We started our traverse on April 17th at 5:00am, and after 22 hours and 11 minutes, and covering 70 miles, we called it quits. We felt good about our accomplishment. We had been up for almost 24 hours, and it felt acceptable to get in cars and to go home.
On May 11th, we decided to cover the rest of the island.
I sat on a concrete ledge and watched my dog, Gus sniff around and walk along the beach. I was saving my legs for what I knew would be a challenging run later that day, and as I sat there, the sweat started gathering under my breasts, and it was running down my back. It was only 8am, and I began to get nervous. What would finishing the island feel like? A light switch had been turned on; the heat and humidity were in full-force, and we were planning to run later in the day so that we could finish as the sun was setting on Cape Hedo. There was no turning back.
A few days before the final part of the run, I was at a small, social gathering, and one of my husband’s friends asked WHY I was doing this. My question to him was, “do you want the long real answer or the short fun one?” He wanted to know the real answer. I went on to explain that I felt the need to do something REALLY hard. I needed to invoke some self-imposed pain on myself because when we get the opportunity to feel REAL pain, and we push through that pain, we prove to ourselves that we are capable of doing really hard things. See friends, I am blessed. I live a very good life. I count my blessings every day, and I recognize my blessings, but I also recognize that life is not always easy. I have gone through hard things, and I will go through hard things again, but it is in the times of ease that we must prepare for the hard.
We loaded up our car, and we headed to the cottages that we would be staying after the run. They were lovely and would prove to be the perfect place for recovery.
Then, we found the place we had ended the traverse in the early hours of April 18th. We parked the car in a safe place, and we began putting one foot in front of the other. Within the first 15 minutes, we agreed that it was too hot to talk. We put in our headphones, and we checked back in after 30 minutes of running. After 30 minutes, the sweat was intense. The sun was beating down on us. Our heart rates were unusually high. We knew that we would need to implement some speed-walking, and we would have to be very intentional about our food and water intake. We walked for 10 minutes, and we started running again. We would keep this up for the next few hours – run for 30 minutes, take out headphones, speed-walk and eat/drink/chat for 10 minutes, and repeat. The temperatures were in the mid-80’s, but the humidity was in the high 90 percentile, and it felt like we were running in 94 degree temperatures. There was no reprieve from the heat. It was the perfect day with not a cloud in the sky…perfect if you are in air conditioning. It was NOT perfect if you were running for a few hours.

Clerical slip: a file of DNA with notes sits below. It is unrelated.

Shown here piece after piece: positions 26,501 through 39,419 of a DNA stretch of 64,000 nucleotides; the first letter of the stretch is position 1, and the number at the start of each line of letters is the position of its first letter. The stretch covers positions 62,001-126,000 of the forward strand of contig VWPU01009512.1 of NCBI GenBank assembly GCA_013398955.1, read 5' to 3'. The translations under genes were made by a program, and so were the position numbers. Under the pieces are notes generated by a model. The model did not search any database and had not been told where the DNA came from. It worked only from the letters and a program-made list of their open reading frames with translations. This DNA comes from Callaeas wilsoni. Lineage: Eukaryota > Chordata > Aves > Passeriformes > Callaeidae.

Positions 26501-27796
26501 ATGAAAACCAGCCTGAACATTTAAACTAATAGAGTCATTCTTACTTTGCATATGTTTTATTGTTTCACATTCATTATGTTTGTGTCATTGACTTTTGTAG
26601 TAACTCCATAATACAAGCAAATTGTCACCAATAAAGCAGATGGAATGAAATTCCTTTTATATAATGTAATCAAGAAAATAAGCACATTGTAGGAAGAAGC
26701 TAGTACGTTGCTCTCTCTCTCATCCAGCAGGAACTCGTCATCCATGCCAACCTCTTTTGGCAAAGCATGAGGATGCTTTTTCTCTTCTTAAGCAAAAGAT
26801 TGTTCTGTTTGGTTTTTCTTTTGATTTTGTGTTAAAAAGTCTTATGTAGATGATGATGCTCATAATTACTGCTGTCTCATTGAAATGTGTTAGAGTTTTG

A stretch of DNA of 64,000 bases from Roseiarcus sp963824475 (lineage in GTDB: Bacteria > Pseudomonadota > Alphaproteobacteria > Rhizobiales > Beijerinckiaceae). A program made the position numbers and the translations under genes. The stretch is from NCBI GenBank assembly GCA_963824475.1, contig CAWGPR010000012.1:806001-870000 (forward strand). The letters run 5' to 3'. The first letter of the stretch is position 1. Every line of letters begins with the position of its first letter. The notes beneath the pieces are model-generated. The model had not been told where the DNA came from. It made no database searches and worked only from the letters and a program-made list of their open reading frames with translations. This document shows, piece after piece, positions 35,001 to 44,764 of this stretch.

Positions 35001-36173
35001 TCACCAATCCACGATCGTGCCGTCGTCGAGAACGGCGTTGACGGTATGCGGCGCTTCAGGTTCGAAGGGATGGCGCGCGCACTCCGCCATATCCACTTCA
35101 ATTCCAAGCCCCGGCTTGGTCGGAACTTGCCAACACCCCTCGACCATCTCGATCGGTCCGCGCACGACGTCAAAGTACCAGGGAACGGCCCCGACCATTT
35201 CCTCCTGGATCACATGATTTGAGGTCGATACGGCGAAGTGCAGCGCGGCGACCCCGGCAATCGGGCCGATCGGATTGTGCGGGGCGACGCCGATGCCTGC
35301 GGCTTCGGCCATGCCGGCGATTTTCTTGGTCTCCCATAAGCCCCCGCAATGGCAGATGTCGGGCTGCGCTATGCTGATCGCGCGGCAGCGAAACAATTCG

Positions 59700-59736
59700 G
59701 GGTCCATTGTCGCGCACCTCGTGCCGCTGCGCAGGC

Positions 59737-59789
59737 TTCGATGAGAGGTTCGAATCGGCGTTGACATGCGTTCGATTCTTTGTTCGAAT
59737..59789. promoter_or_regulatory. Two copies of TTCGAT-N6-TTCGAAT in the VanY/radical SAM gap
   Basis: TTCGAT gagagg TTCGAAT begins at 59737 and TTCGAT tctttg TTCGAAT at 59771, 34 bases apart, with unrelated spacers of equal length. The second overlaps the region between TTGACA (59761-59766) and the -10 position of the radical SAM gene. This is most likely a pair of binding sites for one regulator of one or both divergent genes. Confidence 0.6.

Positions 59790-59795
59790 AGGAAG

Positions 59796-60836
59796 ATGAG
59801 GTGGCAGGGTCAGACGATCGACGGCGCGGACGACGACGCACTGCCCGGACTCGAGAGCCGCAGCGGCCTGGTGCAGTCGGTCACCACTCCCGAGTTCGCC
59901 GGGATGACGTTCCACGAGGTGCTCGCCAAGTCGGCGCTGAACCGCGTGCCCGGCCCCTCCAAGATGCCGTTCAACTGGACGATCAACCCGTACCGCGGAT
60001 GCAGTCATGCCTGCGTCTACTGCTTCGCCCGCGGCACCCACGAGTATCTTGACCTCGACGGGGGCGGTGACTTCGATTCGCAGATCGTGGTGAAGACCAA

Julia, the person who has been our biggest supporter through the training and the 2 run days showed up about 5:45. She was like a gift from the heavens. We had prepped a cooler with water, electrolyte drinks, fruit, and wash cloths. Seeing her was such a gift. She took pictures, allowed us to refuel, and allowed us the only break we would get until the end. I will forever be grateful for Julia and for all she has done for us.
Back to the run…”Put one foot in front of the other. This is self-imposed pain. You push through this, and you prove that you can do hard things. You chose this. You prepared for this. You have run hot marathons and finished. You have run through Okinawa summers, and you have survived. You can do hard things.” Over and over, I reminded myself that I could do this, and then clouds appeared. We could see Cape Hedo. From early on in the run, we could see the end point, but it was finally getting bigger. We were finally getting closer. We got to the tunnels, and they were a reprieve from the sun. We would stand in them for a few seconds, turn around, and let the cool air and shade cool us off. We got to the point that we knew we could do this. “Just get to the incline, then we can walk up it.” Kellie kept reminding me to just get to the walk part.
The incline was so steep that we would HAVE to walk up it. Even if we had fresh legs, or if we had perfect running conditions, we would have to walk up it. It was so very steep. As we walked up it, the sun started setting, and it was magnificent. It was more spectacular than anything I had expected. I don’t know if it was so beautiful because I had worked so hard to see it, or if it REALLY was THAT beautiful. All I know is that it was EXACTLY what I wanted…just enough clouds to make it amazing…not so many clouds that we would miss the sunset.
We hit some rolling hills. Then we saw the end. We saw the car. We had made it. We completed what we had started.
Looking back, we could have ended it at 70 miles, and if you read that blog, you would know that it was the most amazing experience. It was more fun than pain, but in going back, and in completing the traverse, I was able to experience what I wanted. I got to have my intimate look at pain. I got to stare pain in the eyes, and I got to prove that I am capable of pushing past the pain. I am stronger than my pain, AND I got the beautiful sunset at Cape Hedo.